Nuclear demand is on the rise in India, prompting the country to explore and develop uranium deposits within its borders.
Recently it has been discussed that India should be exploring for uranium—in the south-central region specifically—because it’s estimated to have approximately 20,000 tonnes of uranium deposits in a handful of areas within the sector.
India received its first shipment of uranium from Canadian company, Cameco (TSX:CCO), last December. However, exploration and research of uranium deposits within the country launched as early as January of this year.
The purpose of the exploration was to identify and evaluate uranium resources required for the implementation of atomic energy programme for India.
Abhinav Kumar, head survey of the team, said, “The Aravali-Delhi fold belt constitutes the Proterozoic basins such as Cuddapah basin in Andhra Pradesh, Gwalior Vindhya Basin in Madhya Pradesh, etc., where multi-disciplinary investigations have been taken up in search of unconformity related uranium deposits.”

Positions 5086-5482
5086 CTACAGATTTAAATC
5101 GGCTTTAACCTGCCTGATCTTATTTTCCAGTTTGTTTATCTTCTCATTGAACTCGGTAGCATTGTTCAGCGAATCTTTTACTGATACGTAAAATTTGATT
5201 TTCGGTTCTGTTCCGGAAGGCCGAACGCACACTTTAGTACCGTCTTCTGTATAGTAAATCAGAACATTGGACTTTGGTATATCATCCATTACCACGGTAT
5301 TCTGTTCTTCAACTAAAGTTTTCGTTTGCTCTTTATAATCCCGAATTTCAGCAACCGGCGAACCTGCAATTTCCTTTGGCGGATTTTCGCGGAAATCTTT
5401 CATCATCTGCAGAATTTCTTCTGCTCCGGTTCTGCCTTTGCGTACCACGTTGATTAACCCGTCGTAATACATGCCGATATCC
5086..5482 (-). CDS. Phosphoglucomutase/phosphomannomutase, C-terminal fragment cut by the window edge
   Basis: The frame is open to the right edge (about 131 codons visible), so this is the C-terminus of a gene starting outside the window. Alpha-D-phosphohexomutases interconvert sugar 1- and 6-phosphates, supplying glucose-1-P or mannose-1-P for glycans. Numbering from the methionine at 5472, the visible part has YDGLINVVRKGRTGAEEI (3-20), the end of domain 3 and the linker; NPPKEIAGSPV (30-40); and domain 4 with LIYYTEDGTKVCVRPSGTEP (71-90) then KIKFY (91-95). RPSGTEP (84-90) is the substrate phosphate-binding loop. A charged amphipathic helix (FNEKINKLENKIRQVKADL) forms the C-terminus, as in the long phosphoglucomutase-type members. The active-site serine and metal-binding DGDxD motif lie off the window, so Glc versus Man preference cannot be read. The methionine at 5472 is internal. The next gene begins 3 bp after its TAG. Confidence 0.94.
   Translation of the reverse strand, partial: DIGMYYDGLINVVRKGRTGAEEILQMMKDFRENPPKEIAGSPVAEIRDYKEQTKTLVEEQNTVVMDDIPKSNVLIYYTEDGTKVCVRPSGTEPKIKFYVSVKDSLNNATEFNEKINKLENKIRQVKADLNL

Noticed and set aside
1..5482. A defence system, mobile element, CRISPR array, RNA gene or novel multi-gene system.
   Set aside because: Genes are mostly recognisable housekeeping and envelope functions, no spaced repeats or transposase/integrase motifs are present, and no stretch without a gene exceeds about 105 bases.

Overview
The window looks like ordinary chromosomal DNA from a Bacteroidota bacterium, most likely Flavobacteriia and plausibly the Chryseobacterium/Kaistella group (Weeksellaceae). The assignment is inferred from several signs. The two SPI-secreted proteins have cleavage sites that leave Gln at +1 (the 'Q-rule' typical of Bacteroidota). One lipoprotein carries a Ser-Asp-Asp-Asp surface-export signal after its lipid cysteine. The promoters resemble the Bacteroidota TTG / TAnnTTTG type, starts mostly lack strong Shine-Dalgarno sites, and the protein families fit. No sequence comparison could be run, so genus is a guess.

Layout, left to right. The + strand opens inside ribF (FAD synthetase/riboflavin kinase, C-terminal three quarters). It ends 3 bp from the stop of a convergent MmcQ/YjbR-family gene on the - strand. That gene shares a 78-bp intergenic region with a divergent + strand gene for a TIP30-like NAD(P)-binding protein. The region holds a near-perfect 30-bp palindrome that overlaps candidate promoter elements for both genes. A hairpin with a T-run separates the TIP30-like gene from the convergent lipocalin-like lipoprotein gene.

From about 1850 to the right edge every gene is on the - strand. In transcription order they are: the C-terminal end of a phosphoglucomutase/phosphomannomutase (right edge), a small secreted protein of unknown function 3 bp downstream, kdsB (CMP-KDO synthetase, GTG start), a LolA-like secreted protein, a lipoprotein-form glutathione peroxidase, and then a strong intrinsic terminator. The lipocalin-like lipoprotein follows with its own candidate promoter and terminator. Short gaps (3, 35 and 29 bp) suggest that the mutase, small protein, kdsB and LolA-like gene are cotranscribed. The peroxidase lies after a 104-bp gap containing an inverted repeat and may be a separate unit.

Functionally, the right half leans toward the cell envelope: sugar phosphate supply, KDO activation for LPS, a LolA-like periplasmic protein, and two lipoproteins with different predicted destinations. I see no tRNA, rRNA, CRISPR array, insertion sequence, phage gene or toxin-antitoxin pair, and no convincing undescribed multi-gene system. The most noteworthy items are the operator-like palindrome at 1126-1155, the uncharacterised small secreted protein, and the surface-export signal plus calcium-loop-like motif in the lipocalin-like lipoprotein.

How do uranium deposits in India stack up?
High nuclear demand from India, as well as China and the United Arab Emirates (UAE), has also boosted uranium demand. Thus, India must either import uranium or explore for potential uranium deposits within the country in order to secure the resources needed for additional nuclear reactors, according to Atomic Energy Commission (AEC) Chairman and Security, Sekhar Basu.